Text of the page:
For over a decade, the folks in the Peloponnesian village of Leonidion pay tribute to their prized possession: the eggplant (or Tsakoniki Melitzana) with one of the most interesting festivals in Greece. Unique to the region, the light purple slender seedless eggplant is appreciated by chefs far and wide for its tender flesh and subtle sweetness.
This weekend, starting Friday, July 4, the Tsakoniki eggplant takes centre stage. In the words of the Leonidians: “Kaour ekanate… Oreyi ta Tsakonia e Athripoi ini xerounte na tsouni, na zioi tsai, na glegioi” (Welcome! The people of Tsakonia know how to eat, live and party.”
And that’s exactly what they will do at the annual Melijazz Festival paying tribute to the Tsakonian eggplant, which the European Union recognised as a product of Protected Designation of Origin (PDO) in 1996.
Hundreds head on down to the port village every year to sample the delicacies featuring the homegrown eggplant and to enjoy the music and dance. This year’s event features flamenco music, choreographies and lessons, belly dancing, percussion ensembles, Gypsy jazz bands, Balkan-jazz brass instrumentalists, traditional Cypriot music, DJ sets and much more.
Nestled between the captivating Parnonas mountain range and the deep blue Myrtoan Sea, the busy little town of Leonidion, home to some 7,000 people, is the capital of the Tsakonia region, notable for its cultural and linguistic particularities. The Tsakonian or Tsakonic Language, said to date back to antiquity, is spoken to this day in Leonidion and the surrounding region.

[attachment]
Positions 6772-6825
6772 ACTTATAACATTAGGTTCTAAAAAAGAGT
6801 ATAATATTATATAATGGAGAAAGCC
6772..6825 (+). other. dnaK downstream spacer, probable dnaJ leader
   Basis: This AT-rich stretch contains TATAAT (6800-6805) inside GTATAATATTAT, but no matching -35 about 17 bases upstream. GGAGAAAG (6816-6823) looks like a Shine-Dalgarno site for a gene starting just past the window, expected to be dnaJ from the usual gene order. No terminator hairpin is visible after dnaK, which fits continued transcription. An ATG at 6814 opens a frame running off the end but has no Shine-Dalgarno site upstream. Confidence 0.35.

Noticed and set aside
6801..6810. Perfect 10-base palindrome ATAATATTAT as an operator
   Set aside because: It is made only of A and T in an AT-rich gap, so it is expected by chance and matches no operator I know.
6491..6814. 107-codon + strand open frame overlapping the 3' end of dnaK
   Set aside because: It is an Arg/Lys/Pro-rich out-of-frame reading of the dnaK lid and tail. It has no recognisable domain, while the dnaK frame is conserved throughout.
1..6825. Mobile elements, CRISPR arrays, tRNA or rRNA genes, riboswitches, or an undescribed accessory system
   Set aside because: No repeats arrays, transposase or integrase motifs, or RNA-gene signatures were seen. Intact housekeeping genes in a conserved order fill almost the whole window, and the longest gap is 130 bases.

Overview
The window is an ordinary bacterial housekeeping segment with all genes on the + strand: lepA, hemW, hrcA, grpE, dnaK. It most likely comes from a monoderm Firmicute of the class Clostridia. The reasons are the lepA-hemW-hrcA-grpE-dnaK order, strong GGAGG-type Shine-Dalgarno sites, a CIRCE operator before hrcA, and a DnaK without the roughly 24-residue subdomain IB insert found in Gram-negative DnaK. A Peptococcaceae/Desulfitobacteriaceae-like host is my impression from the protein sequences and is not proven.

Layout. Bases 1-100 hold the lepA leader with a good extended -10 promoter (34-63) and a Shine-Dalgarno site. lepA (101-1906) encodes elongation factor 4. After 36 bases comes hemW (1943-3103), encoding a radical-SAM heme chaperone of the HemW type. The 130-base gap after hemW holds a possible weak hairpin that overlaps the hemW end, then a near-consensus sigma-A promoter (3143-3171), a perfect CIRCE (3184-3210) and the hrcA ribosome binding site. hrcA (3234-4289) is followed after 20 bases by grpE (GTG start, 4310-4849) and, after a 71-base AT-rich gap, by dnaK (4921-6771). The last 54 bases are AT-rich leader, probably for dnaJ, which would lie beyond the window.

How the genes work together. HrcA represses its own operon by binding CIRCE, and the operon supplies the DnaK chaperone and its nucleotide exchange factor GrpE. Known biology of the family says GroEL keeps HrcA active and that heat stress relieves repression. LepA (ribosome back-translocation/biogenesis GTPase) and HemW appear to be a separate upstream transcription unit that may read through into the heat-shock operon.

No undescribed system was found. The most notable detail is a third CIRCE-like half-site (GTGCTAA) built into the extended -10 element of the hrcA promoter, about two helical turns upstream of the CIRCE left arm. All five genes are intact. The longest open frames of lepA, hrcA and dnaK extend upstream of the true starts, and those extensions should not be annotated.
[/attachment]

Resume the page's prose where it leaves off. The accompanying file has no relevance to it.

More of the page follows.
Very few traditional Greek songs (demotika) have come down to us in the Tsakonic dialect primarily due to the small and scattered rural populations. As access to most of the villages (Kastanitsa, Pera Melana, Agios Andreas, Sapounakaika, Vaskina, Sitaina, Prastos, Tyros) in the Tsakonia was poor, most of the songs are sung acapella (without the accompaniment of instruments). It was usually at the weddings of the village’s most affluent that one would see instrumentalists including clarinet, violin and laouto players. The main instrument in the region was the “dilivira” (or six-hole reed flute) played in yesteryear by the shepherds.
Featuring prominently in the region’s tradition is the Tsakonikos dance, also known as a wedding song “Su eipa mana m’” (I told you mother… marry me off). http://www.youtube.com/watch?v=rzTZOG5bqDU
“Pouantza pete negoute” (Oh Birds Flying to Tsakonia) http://www.youtube.com/watch?v=9oBL-lx0lJo is a characteristic “Kleftiko”, or traditional demotika songs speaking of the achievements of the rebels during the 400-year Turkish rule. This song refers to the participation of the Tsakonian villagers in the Battle of Dervenakia in July 1822. These songs are also known as “Tragoudia tis Tavlas”, slow tempo songs of the table as they are meant to narrate a story and are never danced.
The snake-like dance “Tsakonikos” (also known as the Dance of Theseus) is believed to date back to antiquity and signifies Theseus’ venture out of the Labyrinth. According to myth, Theseus and his companions danced the “Geranos” a similar dance in order to prepare for the feat.